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Selected Issues in Swiss Law – What is Compliance?

by | Mai 22, 2023 | Actualités | 0 comments


Vous pouvez lire la version française ici.

The purpose of this series of articles is to explore a variety of current matters relating to different legal fields that are of interest to the general public.

What is Compliance?

In this article, we focus on “Compliance” in the area of the Swiss financial markets.

In general, compliance is the ability to function according to a set of rules.

Swiss regulation

The framework of a company that operates in the Swiss financial markets is regulated by a lot of international and national acts, ordinances and codes of conduct.

The Swiss regulator for supervision of the financial markets is called FINMA (“Finanzmarktaufsichtsgesetz”, “Autorité fédérale de surveillance des marchés financiers”). The FINMA authorises companies to operate in the Swiss market and verifies that they comply with the rules.

Corporate compliance officers are the first point of contact for day-to-day regulatory matters with FINMA.

Compliance in a company

Corporate compliance teams implement, maintain and review compliance with both external and internal directives imposed upon the activity of the company.

The external rules and regulations can include international treaties, federal acts and ordinances, various laws and regulations, codes of conduct, standards, and principles.

The internal procedures are in-house policies and systems installed in order to comply with the external rules.

The compliance department must fulfill various functions.

Firstly, it detects compliance problems using a series of controls, monitoring, surveillance and reporting routines to ensure the staff adheres to internal rules and does what it must do to remain compliant.

It must also dispense regular training and assessments. It is responsible for maintaining up-to-date internal procedures and policies. In order to adhere to internal compliance rules, compliance teams must provide the staff with a compliance manual relevant to the jurisdiction of the entity they work for. The staff must also be appropriately trained and competent in order to perform their role.

Moreover, compliance officers are responsible for the resolution of compliance problems as they occur.

Finally, they provide advice to the business on any rules and controls.

Impacted areas

There are many business areas that must comply with regulatory rules, in particular regarding financial crime or internal organisation.

The staff must exercise due care and diligence to ensure they avoid any actions constitutive of a breach of market integrity. Employees must avoid any market abuse, manipulation or inside dealing.

In addition, are also forbid conflicts of interest, or any business situation that has the potential to place the interests of one client above another, or place the firm or its employees ahead of the clients.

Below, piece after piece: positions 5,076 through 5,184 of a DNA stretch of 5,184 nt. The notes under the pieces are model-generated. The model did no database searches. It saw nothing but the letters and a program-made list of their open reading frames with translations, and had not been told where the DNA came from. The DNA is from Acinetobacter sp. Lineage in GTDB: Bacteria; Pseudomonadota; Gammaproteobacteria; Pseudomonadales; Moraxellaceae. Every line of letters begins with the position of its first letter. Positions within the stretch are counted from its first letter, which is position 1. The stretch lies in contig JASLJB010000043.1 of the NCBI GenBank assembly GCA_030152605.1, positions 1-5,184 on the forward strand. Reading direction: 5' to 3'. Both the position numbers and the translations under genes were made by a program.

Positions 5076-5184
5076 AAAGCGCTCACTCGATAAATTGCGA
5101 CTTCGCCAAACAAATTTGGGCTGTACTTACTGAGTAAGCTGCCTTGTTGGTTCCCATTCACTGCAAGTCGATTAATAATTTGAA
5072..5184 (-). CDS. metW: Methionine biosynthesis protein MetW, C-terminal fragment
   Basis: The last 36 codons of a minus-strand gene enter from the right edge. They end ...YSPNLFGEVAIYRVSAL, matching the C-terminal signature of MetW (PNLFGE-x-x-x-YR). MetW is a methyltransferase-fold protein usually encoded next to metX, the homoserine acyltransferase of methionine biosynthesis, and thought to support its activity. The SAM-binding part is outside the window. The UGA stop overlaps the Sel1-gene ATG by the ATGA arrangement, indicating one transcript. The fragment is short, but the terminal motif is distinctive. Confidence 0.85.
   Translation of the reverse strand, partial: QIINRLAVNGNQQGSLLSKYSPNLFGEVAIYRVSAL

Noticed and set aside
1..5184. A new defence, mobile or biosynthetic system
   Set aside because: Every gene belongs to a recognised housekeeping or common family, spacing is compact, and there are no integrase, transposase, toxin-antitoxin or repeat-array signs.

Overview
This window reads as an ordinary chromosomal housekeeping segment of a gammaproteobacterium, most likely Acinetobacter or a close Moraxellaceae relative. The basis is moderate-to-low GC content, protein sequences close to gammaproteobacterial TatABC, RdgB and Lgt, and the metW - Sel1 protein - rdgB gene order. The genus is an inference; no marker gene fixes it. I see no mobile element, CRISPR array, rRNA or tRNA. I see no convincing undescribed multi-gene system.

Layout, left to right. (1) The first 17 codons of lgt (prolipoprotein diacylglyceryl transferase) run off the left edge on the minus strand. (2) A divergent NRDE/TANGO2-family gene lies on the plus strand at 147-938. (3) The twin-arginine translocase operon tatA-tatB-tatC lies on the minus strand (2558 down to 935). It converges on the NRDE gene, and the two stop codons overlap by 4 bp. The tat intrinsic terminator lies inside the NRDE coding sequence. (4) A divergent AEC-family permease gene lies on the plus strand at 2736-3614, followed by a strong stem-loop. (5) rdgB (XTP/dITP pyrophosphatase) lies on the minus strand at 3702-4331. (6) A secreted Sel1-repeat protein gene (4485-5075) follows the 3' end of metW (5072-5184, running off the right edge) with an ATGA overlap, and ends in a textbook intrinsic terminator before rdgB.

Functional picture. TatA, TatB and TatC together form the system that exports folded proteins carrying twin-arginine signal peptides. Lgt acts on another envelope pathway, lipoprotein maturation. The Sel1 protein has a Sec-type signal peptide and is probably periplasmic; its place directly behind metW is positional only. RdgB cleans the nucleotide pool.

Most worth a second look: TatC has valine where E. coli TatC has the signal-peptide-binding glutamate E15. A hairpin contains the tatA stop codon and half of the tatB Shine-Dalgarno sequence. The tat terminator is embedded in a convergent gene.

The company must as well keep away from money laundering and financial crime. In order to do that, it must implement internal procedures to ensure compliance with international and Swiss laws and requirements against it.

Mainly, employees must follow best practice guidelines as a way to steer clear of breaches.


Compliance tracks any regulatory breaches, errors and complaints, and audits are conducted to ensure compliance with the latest regulations.

On an international basis, the UN, EU and US impose sanctions and measures against a country, a regime or a person who is in violation of an international regulation.

At the company level, breaches of policies can lead to disciplinary action, or if considered gross misconduct, lead to immediate dismissal.

A collective responsibility

The compliance unit supports the business in the goal of adhering to all the rules and controls and seeks to reduce system risk and financial crime.

Compliance regulations are also there to ensure that the markets are fair, efficient and transparent.

Regulatory compliance plays an essential role in helping to preserve the integrity and reputation of the firm and to maintain investors’ trust and confidence in order to guarantee the continuity of the business and to protect them.

Being compliant is a collective responsibility shared between the board of a company, the compliance unit and all other staff members who must advise compliance with all notifiable events, regulatory breaches and operational risk events.

Articles by the same author:

Questions choisies en droit suisse – Révision du droit des succesions


Federal Act on the Swiss Financial Market Supervisory Authority, 22 June 2007 (FINMASA)

Federal Act on Collective Investment Schemes, 23 June 2006 (CISA)

Federal Act on Combating Money Laundering and Terrorist Financing, 10 October 1997 (AMLA)

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